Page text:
Zoltán Pogátsa's blog on economics in English

Zoltán Pogátsa's blog on economics in English

Friday, 18 June 2010

Hungarians in Romania no longer more prosperous

For decades it has been widely believed that Hungarians in Romania are more prosperous than the rest of the country. This no longer seems to be the case.

Hungarians in Romania live predominantly in Transylvania, although there is a considerably non-historical minority in Bucharest, who have moved there predominantly because of administrative occupations in the capital.

Hungarians form a large majority of the population in the counties of Harghita (84.6%) and Covasna (73.79%), and a large percentage in Mures (39.3%), Satu Mare (35.22%), Bihor (25.91%), Salaj (23.07%), Cluj (17.4%) and Arad (10.70%) counties.

Within Transylvania, Hungarians cluster around the Hungarian border region, as well as deep within Transylvania, in a non-official area generally referred to as Szeklerland.

The 1998 Green Paper on regional development in Romania placed counties on a six scale index according to their global level of development (1-worst, 6-best). In Szeklerland, Covasna and Harghita were level 4, Mures was level 5. In the border region Satu Mare was 4, Bihor was 5. In the two counties with a relatively smaller number of Hungarians Cluj was 6, top, but Salaj was only 3, below average.

The GDP/per head of Romania was 344650,6/ 21537563= 0.01601 million lei at 2008 prices in 2006. For the Szeklerland it was Covasna 2779,7/223364=0.01244, Harghita 4464,5/325611=0.0137, and Mures 8174,1/581759=0.0141. Thus this whole region is well below the national average. As for the other partially Hungarian counties Bihor 9475,4/594232=0.0159, Cluj 13558,6/692316=0.0196, Satu Mare 4699,7/366270=0.0129, and Salaj 3054,0/243257=0-01255. Thus with the exception of county Cluj, all other counties are well below the national average. (Own calculations based on Romanian Statistical Office.)

In 2007, unemployment in all of Romania was 4% (Romanian Statistical Office). The same indicator in the Szeklerland was 7% in Covasna, 5.1% in Harghita, 4.3% in Mures. Altogether this is worse than the national average. In the other counties: Bihor 2.4%, Satu Mare 2.6%, Salaj 4.4%, Cluj 3%, altogether better than the national average.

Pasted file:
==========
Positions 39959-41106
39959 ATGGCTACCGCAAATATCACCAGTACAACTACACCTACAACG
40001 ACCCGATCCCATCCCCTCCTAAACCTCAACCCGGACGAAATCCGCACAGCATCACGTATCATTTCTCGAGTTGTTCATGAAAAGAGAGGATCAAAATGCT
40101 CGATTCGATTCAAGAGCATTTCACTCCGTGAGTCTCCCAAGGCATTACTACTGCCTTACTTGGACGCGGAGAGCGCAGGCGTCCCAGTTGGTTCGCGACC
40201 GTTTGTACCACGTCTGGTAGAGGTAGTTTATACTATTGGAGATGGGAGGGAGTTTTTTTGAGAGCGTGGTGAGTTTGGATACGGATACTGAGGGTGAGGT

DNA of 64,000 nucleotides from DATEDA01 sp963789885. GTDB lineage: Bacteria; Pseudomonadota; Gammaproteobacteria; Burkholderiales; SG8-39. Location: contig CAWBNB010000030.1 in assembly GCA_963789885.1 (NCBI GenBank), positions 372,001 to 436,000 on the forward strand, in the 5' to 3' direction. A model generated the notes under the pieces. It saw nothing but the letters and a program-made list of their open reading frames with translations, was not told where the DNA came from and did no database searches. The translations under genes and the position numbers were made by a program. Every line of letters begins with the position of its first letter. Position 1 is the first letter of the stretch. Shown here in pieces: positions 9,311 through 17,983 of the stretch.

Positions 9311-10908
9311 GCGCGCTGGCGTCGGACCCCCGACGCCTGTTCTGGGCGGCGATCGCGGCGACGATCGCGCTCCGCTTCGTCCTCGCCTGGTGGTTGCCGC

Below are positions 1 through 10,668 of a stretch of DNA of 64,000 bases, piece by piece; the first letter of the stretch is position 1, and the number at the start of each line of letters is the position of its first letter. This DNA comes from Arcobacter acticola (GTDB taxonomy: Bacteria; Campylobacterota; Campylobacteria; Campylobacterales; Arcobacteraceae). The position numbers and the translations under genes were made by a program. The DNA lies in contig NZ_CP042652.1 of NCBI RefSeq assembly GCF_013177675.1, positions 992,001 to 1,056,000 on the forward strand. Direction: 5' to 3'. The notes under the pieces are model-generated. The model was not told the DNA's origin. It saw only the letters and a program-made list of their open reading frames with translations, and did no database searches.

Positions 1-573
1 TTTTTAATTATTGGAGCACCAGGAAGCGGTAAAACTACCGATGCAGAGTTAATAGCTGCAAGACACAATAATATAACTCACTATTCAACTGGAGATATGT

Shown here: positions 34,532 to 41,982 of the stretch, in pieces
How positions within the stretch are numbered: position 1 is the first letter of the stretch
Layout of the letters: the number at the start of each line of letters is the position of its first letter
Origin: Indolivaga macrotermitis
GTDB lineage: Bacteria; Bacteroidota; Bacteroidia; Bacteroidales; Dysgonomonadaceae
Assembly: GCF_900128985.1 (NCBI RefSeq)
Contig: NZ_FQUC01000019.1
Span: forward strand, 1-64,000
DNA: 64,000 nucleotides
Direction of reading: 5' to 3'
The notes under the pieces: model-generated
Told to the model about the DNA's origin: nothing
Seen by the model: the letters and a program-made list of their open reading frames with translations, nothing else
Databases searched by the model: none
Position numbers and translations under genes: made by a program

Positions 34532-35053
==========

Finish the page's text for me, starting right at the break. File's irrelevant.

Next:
The dependency ratio (employed person per total population) for all of Romania is 4885319/21537563=23%. For the Szeklerland it was Covasna 49788/223364=22%, Harghita 64401/325611=20%, and Mures 127953/581759=22%. Thus this region is only slightly below average. As for the other partially Hungarian counties Bihor 163325/594232=27%, Cluj 194239/692316=28%, Satu Mare 75246/366270=21, and Salaj 46343/243257=19%. Thus this shows a mixed picture. The figures for Bihor and Cluj are most likely inflated by the cities of Oradea and Cluj, where Hungarians make up 28% and 19% respectively. Thus Hungarians are slightly overrepresented in these cities! (Own calculations based on Romanian Statistical Office)

As for income, the whole of Romanian averaged 1396 lei gross and 1042 lei net per month in 2007. Average monthly income in the Szeklerland was 1036/792 in Covasna, 1081/814 in Harghita, and 1265/950 in Mures, all significantly lower. On the other counties it was 1086/811 in Bihor, 1489/1113 in Cluj, 1171/896 in Satu Mare and 1208/920 in Salaj. Thus in this non-core region only CLuj had higher than average earnings, where the percentage of Hungarians is the lowest.

In summary it can therefore be stated that the core regions of the Hungarian ethnic group in Romania, the Szeklerland, is well below Romanian average. So are the other areas where Hungarians form a considerable minority, with the single exception of Cluj county, whose figures are largely determined by the high significance of the city of Cluj in the Romanian economy.

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